I think I have a handle on something. It isn’t everything, but it’s one thing I have been wondering about. It has to do with the sadness children seem to feel with me sometimes–mysterious kinds of sadness that happens to me too.
My thought today may not be all of it, but I think it is an important part of it.
To get on with it, I think it has to do with the image of the self developed because a parent is not processing social information well, and the child’s emotions are not reflected with marked mirroring. What is presented to the child is the parent’s emotions, but babies don’t know these are about the parent’s inner state. We learn about our own state from other people.
Because the parent has unprocessed trauma and few internal or external resources to cope with stress, the parent is frequently overwhelmed by their own states and cannot adequately take in or think about the child’s state. This isn’t to excuse abusive behaviour, which is part of it. Being an asshole is one way to have few social supports. But it is to say that abuse need not be part of it. Indeed, we see that: children whose parents don’t abuse them have disorganized attachment too. The link is unresolved trauma.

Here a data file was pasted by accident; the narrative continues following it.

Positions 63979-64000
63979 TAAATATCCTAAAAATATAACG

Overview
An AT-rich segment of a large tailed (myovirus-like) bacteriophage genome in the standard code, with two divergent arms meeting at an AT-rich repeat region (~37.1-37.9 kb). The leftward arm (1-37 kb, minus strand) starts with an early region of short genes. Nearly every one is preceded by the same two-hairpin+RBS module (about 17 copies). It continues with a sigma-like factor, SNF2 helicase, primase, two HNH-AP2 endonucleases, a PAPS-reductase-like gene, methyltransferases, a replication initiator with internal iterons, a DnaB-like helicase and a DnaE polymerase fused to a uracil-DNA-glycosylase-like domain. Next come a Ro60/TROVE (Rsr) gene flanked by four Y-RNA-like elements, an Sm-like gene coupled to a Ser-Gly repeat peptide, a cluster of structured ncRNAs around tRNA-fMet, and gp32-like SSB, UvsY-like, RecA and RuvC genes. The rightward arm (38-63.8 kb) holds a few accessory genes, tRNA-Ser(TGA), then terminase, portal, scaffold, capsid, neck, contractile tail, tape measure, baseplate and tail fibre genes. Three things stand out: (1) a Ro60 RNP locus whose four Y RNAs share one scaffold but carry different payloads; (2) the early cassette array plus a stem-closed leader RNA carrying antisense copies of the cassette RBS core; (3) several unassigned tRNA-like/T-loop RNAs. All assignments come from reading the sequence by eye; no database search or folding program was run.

Abuse in this environment just adds to it and creates struggles for children who have no stable parent to turn to for support.
So the parent is frightened by the child’s demands, because the parent has very few internal resources to cope with ordinary stresses, and what the child sees is fear. Thus, the child internalizes an image of himself as being a frightening person. The parent feels ashamed at their poor parenting or for any number of reasons and the child internalizes that shame as their own shamefulness.
Other things happen too, in these kinds of families, but this is an early, core piece that sets the stage…I think so, at this point, at least.
In situations when these children become aware of themselves, they are confronted with this reflection later, even if the other person displays something else, because we see ourselves as we imagine they see us. We imagine they see us as it seemed other people saw us in the past